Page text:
MPs from the borough have been demanding to know more about what Brexit means for the area and for politics.
Leigh parliamentary representative Jo Platt made a point of order in the House of Commons asking ministers to release impact studies of the departure from the European Union, including those on regions such as the North West.
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The government appeared to bow to that pressure last night with a Downing Street spokesman saying Government analysis stating that any outcome from Brexit would damage the economy will be released if MPs demand it.
With politicians already demanding to know how their home areas may fare that prospect seems increasingly likely.
Wigan MP Lisa Nandy, meanwhile, attended an event on the future of the Labour Party and suggested there were tough lessons to learn from the 2016 referendum.
Addressing Parliament, Ms Platt said: “The leaked impact studies have shown how different Brexit scenarios affect various sectors of the economy.
“We need these to be released in full, as well as any previously conducted reports, to inform our debate and be open with the public about the form Brexit will take.
“If the Government do not release this information to MP’s, we will not be able to adequately scrutinise the Brexit negotiations and we will not be able to ensure that the final trade deal between the EU and UK safeguards our economy.
“As a local MP I cannot adequately represent the local small businesses of Leigh if I am not given the information that informs me of the impact each Brexit scenario will have.”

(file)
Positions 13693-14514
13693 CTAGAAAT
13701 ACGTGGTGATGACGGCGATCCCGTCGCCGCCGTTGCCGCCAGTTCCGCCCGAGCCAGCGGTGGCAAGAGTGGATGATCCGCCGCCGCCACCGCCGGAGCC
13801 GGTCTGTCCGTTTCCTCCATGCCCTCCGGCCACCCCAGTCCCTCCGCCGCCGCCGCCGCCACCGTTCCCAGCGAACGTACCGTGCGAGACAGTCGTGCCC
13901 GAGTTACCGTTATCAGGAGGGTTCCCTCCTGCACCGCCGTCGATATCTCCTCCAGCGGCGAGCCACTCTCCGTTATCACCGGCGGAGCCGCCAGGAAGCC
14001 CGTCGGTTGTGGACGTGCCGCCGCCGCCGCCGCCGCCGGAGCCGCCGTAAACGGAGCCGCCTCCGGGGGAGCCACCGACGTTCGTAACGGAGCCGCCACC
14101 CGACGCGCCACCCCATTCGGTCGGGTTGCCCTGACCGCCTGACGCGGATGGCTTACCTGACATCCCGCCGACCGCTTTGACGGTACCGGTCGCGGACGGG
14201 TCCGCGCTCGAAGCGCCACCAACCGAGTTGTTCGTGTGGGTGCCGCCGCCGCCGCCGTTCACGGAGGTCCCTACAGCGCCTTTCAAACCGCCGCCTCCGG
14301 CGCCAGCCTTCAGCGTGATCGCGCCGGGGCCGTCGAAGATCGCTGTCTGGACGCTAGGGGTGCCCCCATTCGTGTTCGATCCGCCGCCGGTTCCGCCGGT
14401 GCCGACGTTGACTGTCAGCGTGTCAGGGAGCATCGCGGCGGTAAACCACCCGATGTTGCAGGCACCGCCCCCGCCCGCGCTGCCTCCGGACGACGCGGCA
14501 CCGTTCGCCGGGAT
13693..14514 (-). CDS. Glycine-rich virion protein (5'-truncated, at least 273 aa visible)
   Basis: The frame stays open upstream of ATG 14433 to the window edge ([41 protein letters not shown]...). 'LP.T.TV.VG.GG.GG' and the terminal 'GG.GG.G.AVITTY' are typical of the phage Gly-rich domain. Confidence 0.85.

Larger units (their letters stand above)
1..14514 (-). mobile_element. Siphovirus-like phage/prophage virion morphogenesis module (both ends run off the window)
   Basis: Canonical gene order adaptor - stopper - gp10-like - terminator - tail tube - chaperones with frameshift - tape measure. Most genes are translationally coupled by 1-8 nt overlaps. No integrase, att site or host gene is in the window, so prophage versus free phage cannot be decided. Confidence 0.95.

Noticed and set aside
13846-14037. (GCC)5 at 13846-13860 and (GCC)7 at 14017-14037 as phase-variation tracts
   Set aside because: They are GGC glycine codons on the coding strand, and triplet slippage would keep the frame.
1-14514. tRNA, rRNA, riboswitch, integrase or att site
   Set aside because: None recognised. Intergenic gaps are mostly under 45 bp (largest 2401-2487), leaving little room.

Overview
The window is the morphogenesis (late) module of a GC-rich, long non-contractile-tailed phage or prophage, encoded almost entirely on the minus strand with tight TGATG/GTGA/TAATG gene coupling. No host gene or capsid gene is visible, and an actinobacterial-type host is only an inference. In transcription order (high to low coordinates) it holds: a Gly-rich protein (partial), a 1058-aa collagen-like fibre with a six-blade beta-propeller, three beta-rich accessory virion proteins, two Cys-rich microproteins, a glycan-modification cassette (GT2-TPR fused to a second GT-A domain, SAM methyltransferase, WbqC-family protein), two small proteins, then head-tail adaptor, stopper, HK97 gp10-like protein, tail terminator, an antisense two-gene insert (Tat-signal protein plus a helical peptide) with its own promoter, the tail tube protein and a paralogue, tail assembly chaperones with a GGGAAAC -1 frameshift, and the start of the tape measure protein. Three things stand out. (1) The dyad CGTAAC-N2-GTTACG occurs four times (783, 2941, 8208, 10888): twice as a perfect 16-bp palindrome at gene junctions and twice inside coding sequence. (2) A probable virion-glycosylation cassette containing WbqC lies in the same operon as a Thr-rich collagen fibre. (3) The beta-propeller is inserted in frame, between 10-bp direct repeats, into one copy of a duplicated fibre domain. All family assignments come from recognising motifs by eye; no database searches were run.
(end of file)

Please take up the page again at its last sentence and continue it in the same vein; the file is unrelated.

Ms Nandy spoke at an event organised by the Resolution Foundation think tank, appearing alongside Lord Adonis and leading trade unionist Len McCluskey.
Praising post-war PM Clement Attlee, Ms Nandy called for unity in an increasingly volatile and aggressive political landscape.
She said: “I see weekly in my surgeries how our failure to grapple with major trends - an ageing population, rapid technological change, climate change, growth that is neither inclusive, fair nor sustainable – manifests itself in problems of loneliness and mental health, older people without help at home, children struggling to breathe and daily, grinding poverty.
“Little wonder that we’ve seen polarisation, anger and a dramatic rise in nationalism.
“That’s before you consider Brexit. A political earthquake that should have sparked a fundamental reimagining of modern Britain instead prompted a technocratic, jingoistic response that spectacularly misses the point.
“Labour is pulled in two directions, representing some of the strongest remain and leave areas in the country. But our dilemma mirrors the country’s dilemma.
“A weakness that could be our strength. Because consider what Remain voting Tottenham and Leave voting Wigan – divided by age, diversity, social attitudes and Brexit - have in common: Labour.
“In this Age of Anger it isn’t sufficient to pick a side, to label people thick or racist, or liberal elites, and wilfully close your eyes and ears to the reality of life for a group of people you neither know nor understand. That’s the message from towns like mine.”